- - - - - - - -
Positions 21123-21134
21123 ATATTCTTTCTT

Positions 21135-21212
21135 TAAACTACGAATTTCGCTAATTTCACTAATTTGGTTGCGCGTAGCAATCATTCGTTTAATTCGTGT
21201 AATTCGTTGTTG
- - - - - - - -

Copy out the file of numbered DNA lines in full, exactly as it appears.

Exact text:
Positions 21123-21134
21123 ATATTCTTTCTT

Positions 21135-21212
21135 TAAACTACGAATTTCGCTAATTTCACTAATTTGGTTGCGCGTAGCAATCATTCGTTTAATTCGTGT
21201 AATTCGTTGTTG